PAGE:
A PAIR OF SWEDISH NEOCLASSICAL RÄNNÅS PORPHYRY VASES, ÄLVDALEN EARLY 19TH CENTURY
on later slate bases
56cm. high, 17cm. wide, 17cm. deep; 1ft. 10in., 6¾in., 6¾in.
In overall good condition. Minor chipping to porphyry surface, particularly to edges and corners. Lid to one vase with one chip to each sides. Generally with minor old marks and scratches.
Base: 17cm high. Vase + lid: 39cm. high. Total 56cm high.
"In response to your inquiry, we are pleased to provide you with a general report of the condition of the property described above. Since we are not professional conservators or restorers, we urge you to consult with a restorer or conservator of your choice who will be better able to provide a detailed, professional report. Prospective buyers should inspect each lot to satisfy themselves as to condition and must understand that any statement made by Sotheby's is merely a subjective, qualified opinion. Prospective buyers should also refer to any Important Notices regarding this sale, which are printed in the Sale Catalogue.
NOTWITHSTANDING THIS REPORT OR ANY DISCUSSIONS CONCERNING A LOT, ALL LOTS ARE OFFERED AND SOLD AS IS" IN ACCORDANCE WITH THE CONDITIONS OF BUSINESS PRINTED IN THE SALE CATALOGUE."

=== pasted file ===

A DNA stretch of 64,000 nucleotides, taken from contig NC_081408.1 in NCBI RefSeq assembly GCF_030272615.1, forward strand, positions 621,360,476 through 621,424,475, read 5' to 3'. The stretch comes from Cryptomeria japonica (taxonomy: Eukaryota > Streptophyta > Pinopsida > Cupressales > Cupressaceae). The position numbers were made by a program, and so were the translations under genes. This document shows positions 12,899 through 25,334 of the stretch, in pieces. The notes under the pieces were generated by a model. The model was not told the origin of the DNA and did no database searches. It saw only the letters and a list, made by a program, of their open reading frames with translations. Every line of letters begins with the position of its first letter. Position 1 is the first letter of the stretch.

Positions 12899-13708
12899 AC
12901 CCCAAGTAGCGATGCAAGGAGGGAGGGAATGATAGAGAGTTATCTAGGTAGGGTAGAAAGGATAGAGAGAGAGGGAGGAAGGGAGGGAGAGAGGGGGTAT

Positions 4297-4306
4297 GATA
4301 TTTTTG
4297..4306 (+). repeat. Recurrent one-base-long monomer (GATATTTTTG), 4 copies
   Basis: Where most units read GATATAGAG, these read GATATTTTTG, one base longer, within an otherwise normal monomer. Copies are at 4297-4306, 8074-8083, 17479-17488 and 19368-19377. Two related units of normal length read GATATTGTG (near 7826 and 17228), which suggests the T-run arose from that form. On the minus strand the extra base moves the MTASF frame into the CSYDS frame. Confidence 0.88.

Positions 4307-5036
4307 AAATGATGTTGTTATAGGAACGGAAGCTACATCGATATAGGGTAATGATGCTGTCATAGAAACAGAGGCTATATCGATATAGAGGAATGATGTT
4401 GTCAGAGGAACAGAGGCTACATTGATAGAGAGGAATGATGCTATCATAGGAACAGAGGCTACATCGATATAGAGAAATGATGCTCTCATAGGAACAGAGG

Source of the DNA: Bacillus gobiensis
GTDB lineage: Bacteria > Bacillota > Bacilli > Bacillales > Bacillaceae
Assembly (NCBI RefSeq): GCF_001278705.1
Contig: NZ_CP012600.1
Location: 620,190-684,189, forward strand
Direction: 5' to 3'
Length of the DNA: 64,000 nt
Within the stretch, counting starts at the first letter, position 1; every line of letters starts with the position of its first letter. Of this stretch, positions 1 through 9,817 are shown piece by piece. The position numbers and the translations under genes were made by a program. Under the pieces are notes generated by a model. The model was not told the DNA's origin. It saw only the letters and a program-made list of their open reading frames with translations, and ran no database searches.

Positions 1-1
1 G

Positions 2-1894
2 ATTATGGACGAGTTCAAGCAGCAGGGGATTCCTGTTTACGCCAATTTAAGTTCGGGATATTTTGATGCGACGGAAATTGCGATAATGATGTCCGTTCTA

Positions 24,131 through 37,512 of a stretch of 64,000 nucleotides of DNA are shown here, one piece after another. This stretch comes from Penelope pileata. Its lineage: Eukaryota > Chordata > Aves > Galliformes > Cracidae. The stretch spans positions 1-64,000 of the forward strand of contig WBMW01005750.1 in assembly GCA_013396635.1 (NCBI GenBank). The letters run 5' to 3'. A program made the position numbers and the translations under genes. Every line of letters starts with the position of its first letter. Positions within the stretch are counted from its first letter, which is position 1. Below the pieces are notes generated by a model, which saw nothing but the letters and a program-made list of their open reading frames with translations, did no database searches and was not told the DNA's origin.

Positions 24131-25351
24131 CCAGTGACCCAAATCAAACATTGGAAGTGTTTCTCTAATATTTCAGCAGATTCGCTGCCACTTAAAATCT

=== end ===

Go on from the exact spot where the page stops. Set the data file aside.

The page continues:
Formerly in the Collection of Walter T. and Lucie Bigelow Rosen at Caramoor, Katonah;
Sotheby's New York, Caramoor, 12 April 2016, lot 47;
then acquired by the current owner.
These vases are fine examples of Swedish porphyry from the early 19th century directly relating to the Swedish manufactures. They relate to C.F. Sundvall's designs for porphyry vases, which were executed around 1788-1790 and to those by the Court ciseleur Fredrik Ludvig Rung of 1799 (H. Sundblom, Porfyr, Stockholm, 1985, p.21 - fig.1).
Porphyry was first discovered in the valley of Älvdalen (Elfdal) in 1731 but was not commercially exploited until after 1788 by Eric Hagström under the direction of Nils Adam Bielke. Despite being always patronised by the court, commercial difficulties always existed and in 1818 the works were acquired by the new king Charles XIV, born Jean Bernadotte (1763-1844), who used them as a supplier of lavish diplomatic presents.
For several decades the workshops produced vases, urns and other monumental vessels often mounted with ormolu mounts either made in Sweden or mounted in France. Production largely ceased following the disastrous fire in 1869.
Related examples were sold Sotheby's New York, 28 April 2007, lot 9 and another Sotheby's Paris, 18 October 2007, lot 112.
Caramoor, Katonah, New York
Walter Rosen (1876-1951), a successful international banker, musician, and art collector, met Lucie (1890-1968), a gifted musician, in 1914. Together, they purchased Caramoor as their country home in 1948. The house surrounded by beautiful Italianate gardens soon housed their large and eclectic collection of antiques. After their son's death, the estate was bequeathed and in 1945 Caramoor became a renowned performing arts center.